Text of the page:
Retired U.S. Army Lt. Col. Alexander Vindman marked his first day in retirement from the U.S. military with an opinion article for The Washington Post, in which he criticized President Donald Trump and called his administration a reminiscent of an “authoritarian regime.”
Vindman, who testified against Trump in November during Democrat-led efforts to impeach the president, wrote his opinion article, titled “Coming forward ended my career. I still believe doing what’s right matters.”
“After 21 years, six months and 10 days of active military service, I am now a civilian,” Vindman began his article. “I made the difficult decision to retire because a campaign of bullying, intimidation and retaliation by President Trump and his allies forever limited the progression of my military career.”
Vindman had not spoken publicly about the reasons for his retirement, though David Pressman, a lawyer representing Vindman, had said that Vindman chose to retire amid a bullying campaign by Trump and his allies. Pressman had also claimed the Trump administration was holding up a potential promotion for Vindman as retaliation for his impeachment testimony. In his opinion article following retirement, Vindman gave voice to the claims.
“A year ago, having served the nation in uniform in positions of critical importance, I was on the cusp of a career-topping promotion to colonel,” Vindman continued. “A year ago, unknown to me, my concerns over the president’s conduct and the president’s efforts to undermine the very foundations of our democracy were precipitating tremors that would ultimately shake loose the facade of good governance and publicly expose the corruption of the Trump administration.”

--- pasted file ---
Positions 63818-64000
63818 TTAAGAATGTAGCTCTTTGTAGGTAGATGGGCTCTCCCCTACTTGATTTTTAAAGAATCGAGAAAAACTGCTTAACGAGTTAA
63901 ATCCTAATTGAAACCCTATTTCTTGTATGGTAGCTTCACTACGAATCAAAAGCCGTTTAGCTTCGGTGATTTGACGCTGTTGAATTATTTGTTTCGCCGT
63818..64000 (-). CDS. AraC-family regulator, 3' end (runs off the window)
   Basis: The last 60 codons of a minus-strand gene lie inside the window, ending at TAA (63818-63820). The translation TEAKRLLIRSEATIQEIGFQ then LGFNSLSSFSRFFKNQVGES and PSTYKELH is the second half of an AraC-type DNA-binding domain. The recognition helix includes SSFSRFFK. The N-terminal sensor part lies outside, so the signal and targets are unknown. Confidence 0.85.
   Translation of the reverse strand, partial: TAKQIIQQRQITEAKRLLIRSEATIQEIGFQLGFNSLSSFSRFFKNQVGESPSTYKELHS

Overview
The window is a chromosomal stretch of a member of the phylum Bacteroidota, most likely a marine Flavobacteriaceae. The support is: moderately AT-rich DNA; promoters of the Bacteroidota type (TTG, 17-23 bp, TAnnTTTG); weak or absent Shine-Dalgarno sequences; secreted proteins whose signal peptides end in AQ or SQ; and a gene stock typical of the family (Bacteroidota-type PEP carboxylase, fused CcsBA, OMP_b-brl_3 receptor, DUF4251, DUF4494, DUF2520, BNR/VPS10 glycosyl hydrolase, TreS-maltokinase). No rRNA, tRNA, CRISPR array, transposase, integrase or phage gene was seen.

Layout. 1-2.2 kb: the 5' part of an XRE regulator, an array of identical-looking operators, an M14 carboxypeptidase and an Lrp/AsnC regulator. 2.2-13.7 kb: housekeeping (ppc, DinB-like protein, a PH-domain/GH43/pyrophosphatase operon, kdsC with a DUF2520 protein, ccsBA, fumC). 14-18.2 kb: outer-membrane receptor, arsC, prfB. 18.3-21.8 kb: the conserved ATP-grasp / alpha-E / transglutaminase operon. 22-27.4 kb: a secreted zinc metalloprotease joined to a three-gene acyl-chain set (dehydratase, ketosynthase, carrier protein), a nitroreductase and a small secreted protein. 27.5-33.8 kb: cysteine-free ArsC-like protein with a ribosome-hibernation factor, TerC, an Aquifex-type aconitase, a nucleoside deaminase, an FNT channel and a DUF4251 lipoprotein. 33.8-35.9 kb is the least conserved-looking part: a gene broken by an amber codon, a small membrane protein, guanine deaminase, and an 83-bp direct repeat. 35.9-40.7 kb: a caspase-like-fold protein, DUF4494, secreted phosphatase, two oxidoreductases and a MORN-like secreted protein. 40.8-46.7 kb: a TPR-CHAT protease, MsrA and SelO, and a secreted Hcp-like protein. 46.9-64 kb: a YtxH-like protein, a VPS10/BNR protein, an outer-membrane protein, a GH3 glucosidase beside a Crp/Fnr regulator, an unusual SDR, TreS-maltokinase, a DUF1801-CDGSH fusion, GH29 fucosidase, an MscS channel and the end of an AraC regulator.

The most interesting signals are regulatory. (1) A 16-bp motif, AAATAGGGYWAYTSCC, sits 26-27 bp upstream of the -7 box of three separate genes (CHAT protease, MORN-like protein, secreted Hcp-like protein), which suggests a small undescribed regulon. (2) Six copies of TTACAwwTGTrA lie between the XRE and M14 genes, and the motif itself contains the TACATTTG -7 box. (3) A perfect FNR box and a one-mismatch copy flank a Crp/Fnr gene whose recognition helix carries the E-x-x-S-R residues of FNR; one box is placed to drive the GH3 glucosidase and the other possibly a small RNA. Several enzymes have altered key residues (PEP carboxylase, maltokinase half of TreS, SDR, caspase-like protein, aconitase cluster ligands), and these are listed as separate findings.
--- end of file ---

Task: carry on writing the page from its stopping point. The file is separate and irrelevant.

Vindman was serving in the White House National Security Council. During the impeachment hearings, Vindman testified he felt Trump had not adhered to talking points Vindman prepared for a July phone call with Ukrainian President Volodymyr Zelensky.
During their phone call, Trump spoke with Zelensky on a range of topics including U.S. military aide for the Ukraine and allegations of corruption, including a claim then-Vice President Joe Biden pressured Ukraine to stop an investigation into a Ukrainian gas company that had hired his son Hunter Biden to serve on the board of directors.
In his impeachment testimony, Vindman said he felt Trump’s comments to Zelensky were “improper.”
Vindman was born in Ukraine when the country was under Soviet Russian control, and in his opinion article he wrote: “our national government during the past few years has been more reminiscent of the authoritarian regime my family fled more than 40 years ago than the country I have devoted my life to serving.”
The impeachment effort against Trump passed in the Democrat-controlled U.S. House of Representatives, but failed in the Republican-controlled U.S. Senate, failing to gain a simple majority of Senate votes or enough Republican votes to achieve the 67 votes needed to convict. Following his acquittal, Trump removed Vindman from his White House position.
In his opinion article, Vindman went on to criticize Trump’s handling of the coronavirus pandemic and his handling of civil unrest following the death of George Floyd.
“Impeachment exposed Trump’s corruption, but the confluence of a pandemic, a financial crisis and the stoking of societal divisions has roused the soul of the American people,” Vindman wrote. “A groundswell is building that will issue a mandate to reject hate and bigotry and a return to the ideals that set the United States apart from the rest of the world. I look forward to contributing to that effort.”
Vindman said in retirement “I will continue to defend my nation” and speak out “about the attacks on our national security” and advocated “policies and strategies that will keep our nation safe and strong against internal and external threats.”
Vindman concluded his opinion article, writing “I believe that in America, right matters. I want to help ensure that right matters for all Americans.”